A few years ago, I found myself lost inside a shopping mall with the man who, in 1946, invented the snap-buttoned cowboy shirt. Jack A. Weil, better known as Jack A, was one hundred and one years old and he was not happy. He was, in fact, highly annoyed. We had wandered into the shirt section of Foley’s Department store in Denver. He was holding up a red-and-blue-striped Tommy Hilfiger. He couldn’t get over the fact that clothes were made anywhere else but in the good ‘ol USA. “Call me an isolationist, call me small-minded but why do people buy shirts made in…” — Jack A looked at the label — “Sri Lanka!”
Jack A, along with his son, Jack B, who was then in his seventies, ran Rockmount Ranch Wear, a manufacturer of classic western shirts, Stetsons and bolo ties. (Rockmont shirts have been worn by Clark Gable in The Misfits, by Heath Ledger in Brokeback Mountain and by countless other cowboys, both real and imagined in between.) The three of us were trying to find a place to eat. But because Jack B refused to park in the parking garage and spend an extra five dollars, Jack A couldn’t find his way to his usual lunch spot, Spinnakers Restaurant. Jack A liked routine. He still opened the Rockmount shop every morning at 8:00am just as he did back in the 1940s, when he was an eager ex-hat salesman newly arrived in Colorado from Indiana.
Realizing just how lost we were, Jack A took command of the situation. He returned the Hilfiger to its place on the rack. “Its Spinnakers or bust,” he said firmly. “I’m not eating anywhere else.” He adjusted his Stetson and set off across the crowded shop floor. Jack B and I followed along like ducklings. Jack A had a walnut face: wizened and tough, with deep folds of skin around his mouth. Even at his age he was agile and directed.
Eventually we found Spinnakers and slumped into seats at a table by the window. While we were waiting for a waiter to appear, I asked Jack A about the natty sand-colored cowboy shirt he was wearing. It had opalescent snap buttons and a spread collar and it fit him perfectly. “Oh, this?” he said with a self-deprecating smile, “I only wear the shirts I like — which also happen to be the ones we make. They exemplify a type of life, a way of living in the west.” He studied me critically. “Not only that,” he added with a grin, “They don’t cost me anything!”
Back in the 1940s, Jack A had realized that the cowboy shirt could be something more than a simple product. The idea behind the cowboy shirt, he said, was to reflect the flamboyance of the rodeo riders, their reckless bravado. His job was to translate those qualities into the language of pattern and cut: shaped cuffs, bold yokes, tapered waists, and vibrant colors. “In those days, when cowboys rode into town they wore simple chamois shirts and denim Levis. They had two or three months pay in their pocket to raise hell with and get drunk and I got the idea that they’d buy a few fancy shirts while they were at it.” His innovation, in other words, was to sell back to the cowboy the very idea of what their life was all about.
From the start he realized that an industry couldn’t be built solely on the boom-and-bust spending cycles of the then dwindling cowboy. He had to attract other customers, the type of people who were turning up in Denver just after the war to attend Elks Conventions or go to the rodeo. “I had to appeal to a public who considered the western way of life truly American, and those were people who mostly didn’t live out here. Easterners ate this stuff up.” Having come from Indiana himself at a time when “the west was still about romance,” he viscerally understood this market. He was selling his products to people just like himself.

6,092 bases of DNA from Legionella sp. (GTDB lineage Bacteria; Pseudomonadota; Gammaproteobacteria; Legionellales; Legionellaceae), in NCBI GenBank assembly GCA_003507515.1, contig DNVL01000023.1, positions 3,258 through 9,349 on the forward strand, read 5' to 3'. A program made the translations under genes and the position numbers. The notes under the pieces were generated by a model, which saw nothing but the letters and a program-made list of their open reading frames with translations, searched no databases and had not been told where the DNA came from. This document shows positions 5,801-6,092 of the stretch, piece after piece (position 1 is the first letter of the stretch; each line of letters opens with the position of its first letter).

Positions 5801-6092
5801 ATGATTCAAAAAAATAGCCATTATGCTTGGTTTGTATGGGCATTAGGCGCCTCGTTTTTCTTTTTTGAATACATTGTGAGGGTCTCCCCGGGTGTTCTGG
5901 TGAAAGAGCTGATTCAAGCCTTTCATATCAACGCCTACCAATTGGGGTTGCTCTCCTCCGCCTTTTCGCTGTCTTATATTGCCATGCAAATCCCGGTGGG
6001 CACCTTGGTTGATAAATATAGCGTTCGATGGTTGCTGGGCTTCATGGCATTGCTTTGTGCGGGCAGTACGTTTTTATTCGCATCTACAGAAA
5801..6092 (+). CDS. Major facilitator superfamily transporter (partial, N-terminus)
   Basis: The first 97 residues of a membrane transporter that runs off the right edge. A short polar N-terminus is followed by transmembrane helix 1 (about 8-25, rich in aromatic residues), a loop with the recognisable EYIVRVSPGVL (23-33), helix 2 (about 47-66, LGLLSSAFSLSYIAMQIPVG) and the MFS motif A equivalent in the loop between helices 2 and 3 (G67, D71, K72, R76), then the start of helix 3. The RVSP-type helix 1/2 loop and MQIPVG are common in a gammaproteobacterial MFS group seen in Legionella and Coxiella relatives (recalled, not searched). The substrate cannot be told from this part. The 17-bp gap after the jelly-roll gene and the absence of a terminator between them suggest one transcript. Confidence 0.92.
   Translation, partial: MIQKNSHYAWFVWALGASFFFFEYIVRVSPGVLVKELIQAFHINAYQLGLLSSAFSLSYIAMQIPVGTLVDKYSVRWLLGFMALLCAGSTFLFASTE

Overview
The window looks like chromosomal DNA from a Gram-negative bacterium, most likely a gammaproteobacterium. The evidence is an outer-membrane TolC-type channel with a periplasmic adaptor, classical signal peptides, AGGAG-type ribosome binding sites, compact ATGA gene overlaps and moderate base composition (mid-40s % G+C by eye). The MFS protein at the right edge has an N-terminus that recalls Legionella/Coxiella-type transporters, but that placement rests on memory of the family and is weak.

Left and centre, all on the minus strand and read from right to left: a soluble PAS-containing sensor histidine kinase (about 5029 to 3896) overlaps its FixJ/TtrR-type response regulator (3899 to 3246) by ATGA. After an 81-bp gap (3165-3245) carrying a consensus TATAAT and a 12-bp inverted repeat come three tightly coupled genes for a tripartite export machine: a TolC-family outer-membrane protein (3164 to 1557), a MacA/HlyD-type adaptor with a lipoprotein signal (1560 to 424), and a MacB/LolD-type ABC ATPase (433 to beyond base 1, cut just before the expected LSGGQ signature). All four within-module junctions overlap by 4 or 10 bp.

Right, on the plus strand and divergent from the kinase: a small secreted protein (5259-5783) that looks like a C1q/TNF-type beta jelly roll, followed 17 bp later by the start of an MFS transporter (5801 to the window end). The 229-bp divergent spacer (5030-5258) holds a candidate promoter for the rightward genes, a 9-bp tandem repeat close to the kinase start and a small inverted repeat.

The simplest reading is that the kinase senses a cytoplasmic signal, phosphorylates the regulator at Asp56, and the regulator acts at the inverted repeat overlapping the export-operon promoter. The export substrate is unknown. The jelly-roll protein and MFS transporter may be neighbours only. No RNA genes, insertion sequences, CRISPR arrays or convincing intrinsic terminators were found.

Jack A had spent his life on the hunt for design ideas that were different than the conventional. Before the war, while visiting San Francisco, he had noticed that a Chinese tailor was making handmade shirts with snaps on them instead of buttons. He was impressed by the idea. He knew enough about the technology of snaps to see that the tailor hadn’t got it quite right; he was using glove snaps that wouldn’t hold up to the stresses and strains that a shirt undergoes. But the idea intrigued him; it wouldn’t let him sleep at night. While the war raged in Europe, and the clothing factories were restricted to military production, Jack quietly nurtured the concept of putting a snap on the cowboy shirt.
In 1946, when the war was over, he traveled by train to the swanky offices of the Scovill Manufacturing Company — located in New York City’s Chrysler Building. Scovill made the highest quality industrial snaps in America. Jack was seen by a junior sales rep in a double breasted suit who told him point blank that it simply wasn’t feasible to put a Scovill snap on something as flimsy as a shirt.
The rep was showing him the door when Jack realized that he had to do something dramatic in order to meet a higher-up, someone with more clout, otherwise the trip would be a wash out. So in the loudest voice he could muster he shouted, “If I bought these Scovill snaps and paid for them and ate them like cereal then its nobody’s goddamn business but my own.” A boss quickly emerged from an office to see what the commotion was all about. Jack A seized his chance and pitched the idea. Ten minutes later the two of them were sitting down across a desk working out the design applications. Jack didn’t blame the underling. “It’s not always easy to get those corporate guys to step out of the mainstream.”
While Jack A had been telling this story to me, Jack B had been busy folding his paper napkin into crude origami. He wore a coral-red, snap-buttoned shirt and centerline-pressed blue jeans, which were tipped off by a pair of pointy calfskin cowboy boots. A thick handlebar moustache counterbalanced his thinning hair. He seemed testy. “Its been fun being part of this mystique,” he said when his father had finished talking, “but I’ve never really thought a whole lot about this, what we’ve done. We just go to work everyday. I don’t take it seriously.”
Our food arrived. Jack B had ordered a rare T-bone sirloin steak. When he lanced his meat and the blood didn’t run freely, he sent it back. He made quite a show of it, called the maître d’ over, and raised his voice. The other diners turned around in their seats. “I’m a picky feller when it comes to eating,” he said when they took his plate away. “I’m the king of complaints.” His showmanship successfully upstaged his father; Jack A nibbled on his BLT and seemed to shrink.